Why Some Beekeepers Choose 8-Frame Hives
Beekeepers who prefer the classic Langstroth hives can choose between 10-frame or 8-frame hives. 10-frame hives have been the standard since the beginning of beekeeping, but 8-frame hives have increased in popularity over the past decade.
The basic configuration of a Langstroth hive is composed of seven parts: the hive stand, bottom board, entrance reducer, brood box, super, inner over and telescoping outer cover.
Talking to your local beekeeping groups and finding a mentor is a great way to find good advice. Although beekeepers have similar systems implemented to keep colonies thriving, individuals may have their own little preferences and quirks when it comes to raising bees.
Unique Factors of 8-Frame Hives
Here are a few reasons why beekeepers will choose an 8-frame hive over a 10-frame hive.
Consider bees' preferred bee hive, a hollow tree. This shape encourages bees to move up when they fill up space with honeycomb.
In 10-frame hives, bees may follow their instincts and move up to the next box before using all 10 frames, unless honey production is heavy. Because 8-frame hives are narrow and use less frames, bees will fill up all frames before moving up.
In winter, bees cluster for warmth and move together to reach food storage. Compared to 10-frame hives, 8-frame hives’ narrower shape works better for winter clustering and promotes warmer temperatures.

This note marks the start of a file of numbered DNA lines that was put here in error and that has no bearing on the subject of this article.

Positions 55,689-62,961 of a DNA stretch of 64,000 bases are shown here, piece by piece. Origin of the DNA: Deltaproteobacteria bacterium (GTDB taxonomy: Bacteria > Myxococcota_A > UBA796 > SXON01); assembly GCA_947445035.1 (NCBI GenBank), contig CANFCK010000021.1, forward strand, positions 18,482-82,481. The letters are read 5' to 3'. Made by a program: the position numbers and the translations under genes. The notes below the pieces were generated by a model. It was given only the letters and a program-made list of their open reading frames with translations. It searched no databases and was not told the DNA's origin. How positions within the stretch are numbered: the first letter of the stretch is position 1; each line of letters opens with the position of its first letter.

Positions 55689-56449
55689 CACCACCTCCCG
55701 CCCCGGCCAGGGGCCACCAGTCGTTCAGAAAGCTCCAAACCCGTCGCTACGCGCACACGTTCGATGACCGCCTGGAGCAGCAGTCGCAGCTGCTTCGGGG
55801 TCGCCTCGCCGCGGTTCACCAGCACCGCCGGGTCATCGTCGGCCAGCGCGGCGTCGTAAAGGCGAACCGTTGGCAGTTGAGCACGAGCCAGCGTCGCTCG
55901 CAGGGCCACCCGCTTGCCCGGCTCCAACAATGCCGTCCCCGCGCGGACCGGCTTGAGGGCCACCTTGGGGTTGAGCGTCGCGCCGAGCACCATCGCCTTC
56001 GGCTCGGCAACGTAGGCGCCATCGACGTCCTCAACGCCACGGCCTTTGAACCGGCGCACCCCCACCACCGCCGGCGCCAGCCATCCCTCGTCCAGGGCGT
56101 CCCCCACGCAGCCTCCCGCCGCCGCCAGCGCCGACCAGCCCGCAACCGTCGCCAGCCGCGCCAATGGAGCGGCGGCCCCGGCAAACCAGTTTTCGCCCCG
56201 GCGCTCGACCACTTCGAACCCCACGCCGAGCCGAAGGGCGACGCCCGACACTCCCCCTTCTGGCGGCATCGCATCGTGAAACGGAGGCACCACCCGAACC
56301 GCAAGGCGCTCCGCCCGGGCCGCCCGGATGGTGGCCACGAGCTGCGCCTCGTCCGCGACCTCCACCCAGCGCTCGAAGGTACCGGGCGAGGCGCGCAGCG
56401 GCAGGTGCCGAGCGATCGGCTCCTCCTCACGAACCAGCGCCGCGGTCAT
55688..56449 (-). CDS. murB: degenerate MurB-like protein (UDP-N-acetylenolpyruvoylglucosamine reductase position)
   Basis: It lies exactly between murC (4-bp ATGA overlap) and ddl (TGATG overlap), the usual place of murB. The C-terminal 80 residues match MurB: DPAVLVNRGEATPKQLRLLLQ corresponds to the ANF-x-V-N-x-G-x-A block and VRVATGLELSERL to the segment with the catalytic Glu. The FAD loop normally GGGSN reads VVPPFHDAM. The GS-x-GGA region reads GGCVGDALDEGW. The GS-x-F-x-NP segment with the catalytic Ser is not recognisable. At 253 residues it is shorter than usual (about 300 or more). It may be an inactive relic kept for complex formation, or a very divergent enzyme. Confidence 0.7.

Bees will not have to break their winter cluster to reach the 1st and 10th frame.
To better promote warmth in the winter, try this Easy On Hive Cover for 8-frame hives.
Smaller, Lighter Hives
8-frame hives are not only lighter, but also the center of gravity is closer to your own. This makes them easier to move, even when full.
You can also raise more colonies. 8-frame hives take up much less space than 10-frame hives, which means that you can have more 8-frame hives in your bee yard. If you have a small backyard, an 8-frame hive is perfect for your bees.
8-frame hives have two less frames to inspect per box. However, you may have more honey supers to inspect depending on the colony’s level honey flow and brood production. If your colonies tend to have heavy honey and brood production, 10-frame hives may be more useful to you.
Disadvantages of 8-Frame Hives
One major factor about 8-frame hives is that there is no difference between 10-frame and 8-frame hives when it comes to swarming.
Swarming occurs when the queen believes that they need more space for brood production. A queen excluder may help, but she may still feel limited in space.
You may have to purchase more deep boxes as well. As a result, the hive stack can be too high and tip over, especially on windy days or in windy climates. Although there are less frames per box, you may have to inspect more frames during hive inspections.
It may be more difficult for you to find tools and accessories compatible with 8-frame hives. Because 8-frame equipment is still in development, you may have to get creative or take more time to search for them.
Essentially, 8-frame hives are smaller than 10-frame hives and hold two less frames, which makes them lighter and easier to move from one location to another. These hives also fit in a smaller area, which makes them better for smaller bee yards and backyard beekeeping.
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